While it’s common to experience culture shock when exposed to or living in a foreign country for an extended period of time, different people react differently to the cultural adjustments that are necessary when entering a new culture. Essentially, while culture shock is common, some people have much stronger reactions than others.
Understanding that there are things you can do – before and during your trip – should ease the discomfort and make your transition into the new culture a little smoother.
1. Read up and know what to expect
Read up on your foreign land so you know at least a little about what to expect. Guidebooks are the most obvious starting point, as most contain extensive information about how the culture works in your new locale. You can also ask people who are from that area to share their thoughts.
Knowing what to expect, and checking your assumptions at the border, can take a lot of the initial shock value out of the equation and prepare you for accepting your new culture more quickly.
2. Practice keeping an open mind
It’s important to keep an open mind when traveling in a foreign culture. This means rejecting the automatic impulse to compare anything that is different against your own culture.
The new culture is simply different – not bad or good. Withholding judgement, and avoiding the urge to package each thing that happens into a specific box, is the best way to remain fully objective and facilitate the process of cross-cultural understanding.
3. Develop a new routine
As soon as possible, develop a new routine to help you settle in. Eat proper meals on a schedule (even if that schedule conforms to the timing in your new culture) and get plenty of rest. It’s also important to exercise regularly as a stress reliever.
Bring familiar items into your living space as they’ll remind you of home and give you a sense of comfort when you start feeling that everything is just a little too much to handle.
4. Integrate and make new friends
Making new friends is a great way to get closer to your new host country and culture. It’s OK to make friends with other expats, but having local friends is important too. While you may need to vent your feelings about the new culture with your expat friends, you don’t want to stay stuck in those old perspectives.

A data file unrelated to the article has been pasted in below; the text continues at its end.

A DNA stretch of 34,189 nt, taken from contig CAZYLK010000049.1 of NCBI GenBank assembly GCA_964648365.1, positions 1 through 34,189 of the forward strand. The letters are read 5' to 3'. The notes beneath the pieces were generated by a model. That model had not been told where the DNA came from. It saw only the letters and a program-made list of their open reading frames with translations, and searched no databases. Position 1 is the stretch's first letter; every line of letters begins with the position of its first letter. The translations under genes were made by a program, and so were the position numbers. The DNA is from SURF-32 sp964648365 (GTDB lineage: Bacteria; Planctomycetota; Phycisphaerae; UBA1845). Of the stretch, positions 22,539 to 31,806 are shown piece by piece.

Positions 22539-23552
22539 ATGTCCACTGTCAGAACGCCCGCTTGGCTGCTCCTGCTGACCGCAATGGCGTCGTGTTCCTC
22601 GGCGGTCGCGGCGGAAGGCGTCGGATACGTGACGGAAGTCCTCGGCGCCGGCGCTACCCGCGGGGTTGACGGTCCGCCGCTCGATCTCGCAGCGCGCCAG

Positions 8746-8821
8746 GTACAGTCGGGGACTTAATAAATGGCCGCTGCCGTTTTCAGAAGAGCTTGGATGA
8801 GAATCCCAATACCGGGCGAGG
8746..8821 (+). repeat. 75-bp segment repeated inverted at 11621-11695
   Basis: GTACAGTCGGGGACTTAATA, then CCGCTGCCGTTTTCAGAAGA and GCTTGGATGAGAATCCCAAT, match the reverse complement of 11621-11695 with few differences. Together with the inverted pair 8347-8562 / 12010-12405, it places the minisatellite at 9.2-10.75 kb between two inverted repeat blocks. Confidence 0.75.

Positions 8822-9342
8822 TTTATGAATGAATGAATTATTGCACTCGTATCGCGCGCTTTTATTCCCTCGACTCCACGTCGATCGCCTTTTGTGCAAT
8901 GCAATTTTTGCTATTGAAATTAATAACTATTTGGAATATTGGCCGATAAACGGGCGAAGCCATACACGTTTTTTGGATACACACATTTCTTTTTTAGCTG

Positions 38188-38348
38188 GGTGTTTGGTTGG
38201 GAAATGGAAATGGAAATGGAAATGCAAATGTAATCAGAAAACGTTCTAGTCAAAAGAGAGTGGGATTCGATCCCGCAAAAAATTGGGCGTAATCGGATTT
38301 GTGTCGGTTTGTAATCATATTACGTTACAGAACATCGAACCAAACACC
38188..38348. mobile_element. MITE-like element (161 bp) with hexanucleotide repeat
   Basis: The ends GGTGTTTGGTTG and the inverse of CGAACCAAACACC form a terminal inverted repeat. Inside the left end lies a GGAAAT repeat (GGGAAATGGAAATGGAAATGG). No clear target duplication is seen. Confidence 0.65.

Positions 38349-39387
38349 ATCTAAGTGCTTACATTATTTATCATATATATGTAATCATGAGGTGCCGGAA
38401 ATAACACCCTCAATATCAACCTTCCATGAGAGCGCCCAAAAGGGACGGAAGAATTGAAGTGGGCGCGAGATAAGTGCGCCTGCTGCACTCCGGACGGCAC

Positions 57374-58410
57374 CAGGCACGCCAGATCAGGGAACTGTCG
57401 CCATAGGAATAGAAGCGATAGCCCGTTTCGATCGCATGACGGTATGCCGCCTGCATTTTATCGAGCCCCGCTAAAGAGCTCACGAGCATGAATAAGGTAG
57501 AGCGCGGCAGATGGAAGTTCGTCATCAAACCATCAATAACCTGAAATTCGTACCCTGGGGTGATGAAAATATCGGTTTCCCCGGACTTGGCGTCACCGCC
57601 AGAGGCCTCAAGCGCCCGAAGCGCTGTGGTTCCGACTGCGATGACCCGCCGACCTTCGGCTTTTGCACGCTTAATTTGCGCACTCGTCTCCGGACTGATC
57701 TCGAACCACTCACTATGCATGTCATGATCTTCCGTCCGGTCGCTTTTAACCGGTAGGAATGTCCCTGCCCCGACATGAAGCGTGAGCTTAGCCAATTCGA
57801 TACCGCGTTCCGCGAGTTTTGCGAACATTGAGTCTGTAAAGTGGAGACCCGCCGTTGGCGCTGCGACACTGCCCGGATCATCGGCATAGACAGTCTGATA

Making local friends is an important way to begin to understand the new culture in a meaningful way. Once you’ve begun making friends, invite them to your home and cook your favorite foods. Often, it’s as much fun for them to learn as it is for you.
5. Stay in touch with family and friends back home
While it’s important to become a part of your new culture, it’s also important to keep in touch with who you are back home. You’re going to come home a different person, so it’s good for them to be a part of that change.
Stay in touch through e-mail or voice calls. Your family and friends are not only interested in how you’re doing, they’re also your best comparison of whether you’re adjusting well or not. They can provide encouragement as well as a familiar, stabilizing force to help you settle in.
6. Practice your new language
Whether you’re experienced in the new language or not, learn some phrases in the local dialect and use them to interact and connect with the locals. Smile at those you’re speaking with and make a real effort to learn and use their names. That way, they’ll be more tolerant when they hear their language spoken badly and more likely to help you correct your pronunciation and usage.
One of the best ways to get started practicing the language is by stepping out your door and meeting your neighbors. Bring flowers or some food items to share and they’ll be more likely to help you figure things out (like who to call when you get locked out).
7. Wallow in your new culture
Enjoy your new culture by wallowing in it. Go sightseeing, join a church, enroll in a club and attend the local festivals. If surfing is the thing to do on the weekends, take a class and head to the beach. If everyone sleeps in on Sunday, take that time for yourself or indulge in some extra shut-eye.
Often, simply engaging in the local activities will give you great insight into how the culture works and why people act as they do. It also gives you more opportunities to make new friends.
Next: Starting it all over again when you return home – reverse culture shock.
This page is part of our Culture Shock 101 guide.